“They have gotten to know a lot of athletes by name, it’s personal now,” he said. “How many people have the opportunity to do something at a higher level like this and be so involved and make a difference?”

Over the years, the Polar Bear Plunge has become a defining fundraiser for Special Olympics across the United States. Jim Schmutz, the CEO of Special Olympics Maryland, said they hope to raise $2.5 million this year, translating to around 35 percent of their annual budget.

But the event is about more than the money raised.

“It’s an opportunity for us to help people better understand the breadth and depth of our program,” Schmutz said. “We have 7,782 athletes and they’re participating year-round in 27 different sports. We’re not just a one time event.”

Plunges are far from a new phenomenon. The Coney Island Polar Bear Club, founded in 1903, claims to be the oldest winter bathing club in the United States. Members take a dip in the cold New York waters every Sunday afternoon from November to April.

In other places like Canada, Russia, and Scandinavia, plunges are historically held to celebrate New Year’s Day. People alternate between the freezing temperatures of the water and hot saunas as a way to boost their health. Although researchers have not found a link between this practice and improved physical conditions, there are some who believe the shock from the cold temperatures and the rush of adrenaline is a great way to start off a new year.

At Scott Base research center in Antarctica, an annual polar plunge is a tradition dating back decades, It’s so extreme that participants wear a harness as they jump into a hole cut in the ice.

For anyone planning to do a plunge for the first time, Boyd recommends wearing as few clothes as possible.

“As soon as you get out, you can dry off, put your dry sweats on, and start your warming process,” he said. “A lot of people will jump in with the full sweat clothes on and it’s just miserable because you can’t get them off. It intensifies the cold.”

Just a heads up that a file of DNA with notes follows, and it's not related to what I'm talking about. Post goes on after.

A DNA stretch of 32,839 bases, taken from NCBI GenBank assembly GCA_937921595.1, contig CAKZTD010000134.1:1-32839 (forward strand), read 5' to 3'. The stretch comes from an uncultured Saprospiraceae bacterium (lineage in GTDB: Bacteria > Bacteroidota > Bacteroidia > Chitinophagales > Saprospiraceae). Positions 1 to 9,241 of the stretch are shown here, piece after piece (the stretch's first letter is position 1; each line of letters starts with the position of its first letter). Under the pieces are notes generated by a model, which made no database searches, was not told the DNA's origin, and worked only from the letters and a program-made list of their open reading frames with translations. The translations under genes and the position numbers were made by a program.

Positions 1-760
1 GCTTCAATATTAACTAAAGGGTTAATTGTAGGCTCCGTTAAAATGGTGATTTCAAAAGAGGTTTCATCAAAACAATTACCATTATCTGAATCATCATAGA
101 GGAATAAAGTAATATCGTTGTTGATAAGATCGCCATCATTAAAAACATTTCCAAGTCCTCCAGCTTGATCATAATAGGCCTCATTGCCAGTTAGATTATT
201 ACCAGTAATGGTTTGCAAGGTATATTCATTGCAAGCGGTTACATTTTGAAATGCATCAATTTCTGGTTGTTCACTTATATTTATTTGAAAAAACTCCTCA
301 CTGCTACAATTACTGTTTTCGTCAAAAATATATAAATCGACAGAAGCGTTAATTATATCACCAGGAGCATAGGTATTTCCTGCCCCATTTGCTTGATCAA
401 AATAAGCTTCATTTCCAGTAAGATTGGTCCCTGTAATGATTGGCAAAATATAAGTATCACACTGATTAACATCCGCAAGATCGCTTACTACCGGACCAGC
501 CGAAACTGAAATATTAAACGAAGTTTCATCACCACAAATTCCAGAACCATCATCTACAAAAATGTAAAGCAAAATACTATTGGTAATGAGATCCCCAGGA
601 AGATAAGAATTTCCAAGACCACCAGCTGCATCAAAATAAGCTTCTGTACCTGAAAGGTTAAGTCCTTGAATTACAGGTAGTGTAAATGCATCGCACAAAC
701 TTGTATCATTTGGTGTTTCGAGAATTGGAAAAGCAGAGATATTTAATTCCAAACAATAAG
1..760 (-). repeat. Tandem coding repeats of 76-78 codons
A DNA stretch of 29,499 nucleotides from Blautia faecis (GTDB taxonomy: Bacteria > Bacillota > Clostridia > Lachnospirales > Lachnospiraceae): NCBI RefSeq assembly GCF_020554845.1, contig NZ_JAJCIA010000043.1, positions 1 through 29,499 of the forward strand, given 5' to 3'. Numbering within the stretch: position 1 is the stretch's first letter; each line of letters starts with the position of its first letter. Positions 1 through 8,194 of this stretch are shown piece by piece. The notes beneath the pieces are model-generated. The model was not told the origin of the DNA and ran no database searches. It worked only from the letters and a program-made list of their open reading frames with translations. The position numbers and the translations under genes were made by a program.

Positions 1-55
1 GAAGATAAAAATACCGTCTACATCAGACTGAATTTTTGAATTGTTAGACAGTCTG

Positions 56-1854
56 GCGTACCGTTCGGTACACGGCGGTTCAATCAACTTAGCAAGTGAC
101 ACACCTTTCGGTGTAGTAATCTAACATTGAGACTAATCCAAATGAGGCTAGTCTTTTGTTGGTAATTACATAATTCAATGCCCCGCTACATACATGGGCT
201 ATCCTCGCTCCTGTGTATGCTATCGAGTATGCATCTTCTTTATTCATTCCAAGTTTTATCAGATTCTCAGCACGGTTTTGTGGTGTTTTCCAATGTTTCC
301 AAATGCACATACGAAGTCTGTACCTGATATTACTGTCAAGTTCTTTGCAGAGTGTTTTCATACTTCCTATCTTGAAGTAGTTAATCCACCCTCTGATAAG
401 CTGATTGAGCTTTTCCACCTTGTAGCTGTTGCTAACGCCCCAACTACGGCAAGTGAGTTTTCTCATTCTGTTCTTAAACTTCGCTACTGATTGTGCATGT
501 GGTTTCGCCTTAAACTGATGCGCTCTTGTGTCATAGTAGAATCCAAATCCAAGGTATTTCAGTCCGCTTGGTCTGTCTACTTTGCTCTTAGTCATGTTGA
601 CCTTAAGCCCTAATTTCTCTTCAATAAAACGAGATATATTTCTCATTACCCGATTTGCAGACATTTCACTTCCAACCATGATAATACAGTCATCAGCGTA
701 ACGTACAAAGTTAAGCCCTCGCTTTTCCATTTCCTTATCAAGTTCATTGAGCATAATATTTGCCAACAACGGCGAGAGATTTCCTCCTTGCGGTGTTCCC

And don’t forget your shoes.

“Your feet are more sensitive than you know,” Boyd said. “If you go into the water without something covering your feet, it’s going to be like pins and needles.”

Other Plunges Near You

Registration is now open for the fifth annual Shiver in the River taking place on February 23, 2019. Participants can join a community clean up, run or walk a 5K, jump into the James River—or do all 3. Shiver in the River is a fundraising event for Keep Virginia Beautiful. Funds raised help increase programs that support litter prevention, community outreach, education, recycling and beautification for Richmond and the Commonwealth of Virginia. Participants that register before the end of the year save on 5K registration and have a chance to win a VIP package.

Here are other polar plunges across the region:

 

Maryland State Police Polar Plunge

January 18, 2019 (Super Plunge)

Sandy Point State Park, MD.

January 24-26, 2019

Sandy Point State Park, MD.

Virginia Beach Plunge

February 1-2, 2019

Virginia Beach, Va.

Hilton Oceanfront Hotel

Winter Games Plunge

February 2, 2019

Hollidaysburg, Pa.

Canoe Creek State Park

Polar Plunge

February 23, 2019

Acworth, Ga.

Acworth Beach at Cauble Park

Dolphin Dip

January 1, 2019

Surf City, N.C.

Roland Ave. Beach Access

Morgantown Polar Plunge

February 23, 2019

Morgantown, W. Va.

Cheat Lake